Gate Repair: removing damaged hinges and adding new

I’m absolutely thrilled that my brother and his wife are over for the weekend! Their RV trailer fits in the inner yard, so they even brought their own “house” with them.

My brother, being how he is, was soon working on the damaged gate. More specifically, the gate posts. He’d actually been working on it for a while before he asked me to come and document what he was doing, so he’d managed to get the first of the remaining hinges off by then.

It took 15 minutes, some penetrating lubricant, wrench, torque amplifier and a whole lot of effort, but he got it done!

Personally, I probably would have just taken a hacksaw to them and cut them off completely. He wants to keep them, though.

I took video while he did the other side. I’m not going to upload that. The first video was almost 8 minutes long, while the other was almost 5 minutes long. It was NOT an easy job!!!

Once those were off, he took some measurements and used a level to score where he was going to drill new holes.

He got a lot of use out of his calipers, too – including getting measurements of the inner diameter of the existing holes.

Which, we discovered, are not completely round. My brother guesses that our late brother used a torch to create the holes, and from the flattened sides and marks I could see, I think he used a file to try and round it out more.

He then made more marks to work out where to begin drilling the pilot hole. He had brought a full range of drill bit sizes – including the largest one he bought specifically for this job. In multiples. Because he knew he would break bits while working on this.

He also tripe and quadruple checked his math and his measurements, every step of the way. There’s really no room for error when drilling through steel!

Here, he’s drilling the pilot hole with this smallest titanium drill bit.

Because he used a spray lubricant on the old hinges, there were convenient little puddles at the bottom of the posts. Every now and then, he’d dip the drill bit into the lubricant before continuing to drill.

By the fourth pilot hole, the drill be finally broke.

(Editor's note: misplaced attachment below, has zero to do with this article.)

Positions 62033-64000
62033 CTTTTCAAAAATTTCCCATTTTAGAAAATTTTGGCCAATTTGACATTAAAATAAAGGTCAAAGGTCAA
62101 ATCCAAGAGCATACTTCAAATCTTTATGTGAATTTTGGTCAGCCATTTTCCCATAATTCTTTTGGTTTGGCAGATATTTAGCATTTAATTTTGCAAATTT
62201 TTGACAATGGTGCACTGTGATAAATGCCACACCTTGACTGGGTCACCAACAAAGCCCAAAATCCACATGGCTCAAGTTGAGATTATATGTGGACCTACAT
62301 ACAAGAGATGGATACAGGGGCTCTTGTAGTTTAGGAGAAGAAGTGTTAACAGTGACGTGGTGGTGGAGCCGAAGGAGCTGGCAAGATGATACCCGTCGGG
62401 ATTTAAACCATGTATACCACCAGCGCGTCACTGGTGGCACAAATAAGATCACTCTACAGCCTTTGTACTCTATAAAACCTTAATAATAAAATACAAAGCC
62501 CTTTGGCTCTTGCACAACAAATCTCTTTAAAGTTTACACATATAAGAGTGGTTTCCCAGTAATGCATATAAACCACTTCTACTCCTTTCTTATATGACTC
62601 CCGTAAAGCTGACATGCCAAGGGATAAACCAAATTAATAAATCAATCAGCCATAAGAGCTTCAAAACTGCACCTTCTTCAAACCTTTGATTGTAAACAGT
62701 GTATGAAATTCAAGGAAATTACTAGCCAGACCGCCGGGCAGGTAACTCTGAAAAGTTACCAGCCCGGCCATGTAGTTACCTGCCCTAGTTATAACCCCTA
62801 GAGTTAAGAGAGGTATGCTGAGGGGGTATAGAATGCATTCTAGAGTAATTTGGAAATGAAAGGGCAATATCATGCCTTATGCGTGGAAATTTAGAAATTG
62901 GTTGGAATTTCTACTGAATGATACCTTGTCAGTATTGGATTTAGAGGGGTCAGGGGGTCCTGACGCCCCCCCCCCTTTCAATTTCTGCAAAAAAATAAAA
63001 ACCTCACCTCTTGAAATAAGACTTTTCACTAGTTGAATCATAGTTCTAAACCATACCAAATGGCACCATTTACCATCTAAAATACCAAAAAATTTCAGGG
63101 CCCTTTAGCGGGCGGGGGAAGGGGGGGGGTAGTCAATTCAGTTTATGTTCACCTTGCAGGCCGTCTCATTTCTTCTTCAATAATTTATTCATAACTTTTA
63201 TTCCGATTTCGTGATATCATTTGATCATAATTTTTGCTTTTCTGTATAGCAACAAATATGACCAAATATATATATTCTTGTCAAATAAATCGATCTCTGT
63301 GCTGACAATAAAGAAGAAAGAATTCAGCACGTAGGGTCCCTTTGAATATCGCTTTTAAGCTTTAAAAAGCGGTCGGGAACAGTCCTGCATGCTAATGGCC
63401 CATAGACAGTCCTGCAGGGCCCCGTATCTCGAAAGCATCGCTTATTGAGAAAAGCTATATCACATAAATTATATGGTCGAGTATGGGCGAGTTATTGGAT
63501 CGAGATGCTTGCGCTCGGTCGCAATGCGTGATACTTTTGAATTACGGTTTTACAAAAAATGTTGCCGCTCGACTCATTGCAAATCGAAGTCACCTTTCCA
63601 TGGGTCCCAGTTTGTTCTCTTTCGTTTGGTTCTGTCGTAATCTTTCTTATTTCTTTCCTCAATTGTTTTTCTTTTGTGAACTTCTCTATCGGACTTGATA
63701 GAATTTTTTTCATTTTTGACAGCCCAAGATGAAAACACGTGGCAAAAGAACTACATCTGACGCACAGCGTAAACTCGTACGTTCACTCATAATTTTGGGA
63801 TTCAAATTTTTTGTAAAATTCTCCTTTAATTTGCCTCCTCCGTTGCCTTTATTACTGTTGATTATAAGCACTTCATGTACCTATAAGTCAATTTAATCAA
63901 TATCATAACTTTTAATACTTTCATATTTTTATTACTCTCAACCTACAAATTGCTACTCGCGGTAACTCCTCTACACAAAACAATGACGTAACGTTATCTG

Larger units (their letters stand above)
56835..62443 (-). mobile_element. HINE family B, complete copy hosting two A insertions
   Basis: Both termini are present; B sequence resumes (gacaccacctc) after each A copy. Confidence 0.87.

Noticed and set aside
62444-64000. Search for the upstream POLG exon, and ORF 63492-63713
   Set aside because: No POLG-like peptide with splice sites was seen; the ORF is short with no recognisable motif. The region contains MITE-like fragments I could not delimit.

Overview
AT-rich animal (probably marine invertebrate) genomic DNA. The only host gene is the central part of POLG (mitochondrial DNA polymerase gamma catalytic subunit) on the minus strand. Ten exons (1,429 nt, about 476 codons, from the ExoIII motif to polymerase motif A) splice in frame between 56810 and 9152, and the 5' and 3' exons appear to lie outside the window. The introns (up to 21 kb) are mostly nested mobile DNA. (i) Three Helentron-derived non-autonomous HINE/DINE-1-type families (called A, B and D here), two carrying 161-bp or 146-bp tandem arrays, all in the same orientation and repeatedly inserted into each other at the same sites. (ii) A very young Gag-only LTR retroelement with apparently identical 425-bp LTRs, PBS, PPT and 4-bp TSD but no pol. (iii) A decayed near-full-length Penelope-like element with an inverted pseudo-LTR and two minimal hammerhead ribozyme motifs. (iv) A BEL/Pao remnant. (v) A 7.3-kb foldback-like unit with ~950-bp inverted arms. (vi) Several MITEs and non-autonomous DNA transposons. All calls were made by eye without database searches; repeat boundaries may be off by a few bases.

Inside the hole.

He had to drill it out.

At this point, I had to leave to run some errands before picking my daughter up from work, so I didn’t get to take pictures of him using successively larger bits to enlarge the hole to the final size. He had pretty much just finished and was putting things away when we got back.

He also used an angle grinder to cut the new J pins shorter. These are the metal filings from that!

He also loosened the three nuts at the bottom of each post. They will be used to level the posts, before the gates are hung back up.

Here are the new hinges!

Each hinge now has a pair of hinge pins. The short part of the J pins are slightly narrower, however, so they will have bushings added to them. A washer will also be added to the bottom pin at each hinge.

No one is going to be able to use a jack to just lift these gates off again!

So over the next little while, I plan to finish scraping rust and peeling old paint, plus washing the lubricant off. (I’d already washed them, earlier in the day, not realizing my brother was planning to work on it!) I want to get it painted with the hinge pins off and, if I can, I want to NOT paint the bottom nuts and washers over. These not only hold the posts in place, but make it adjustable by the addition of washers underneath, so that the gate can be straightened as needed. After we straighten it this time, it may be years before it will need straightening again. I don’t want to make the future job any harder than it needs to be! 😀

While I was recording the work on the gate, I remembered to ask my brother how much he estimated the gates weighed. He thinks they’re about 300 pounds each. !!! So I’m really amazed that the gate posts have been tipping outwards, not inwards. I guess that just shows how powerful the freeze/thaw effect is in shifting those concrete bases.

My brother did an amazing job! And in this heat!!! It’s almost 8pm as I write this, it’s still 28C (with a “real feel” of 32C), and we’re getting severe thunderstorm alerts for tonight.

I’m rather looking forward to it. I hope they don’t blow past us. We could use more rain.

The Re-Farmer

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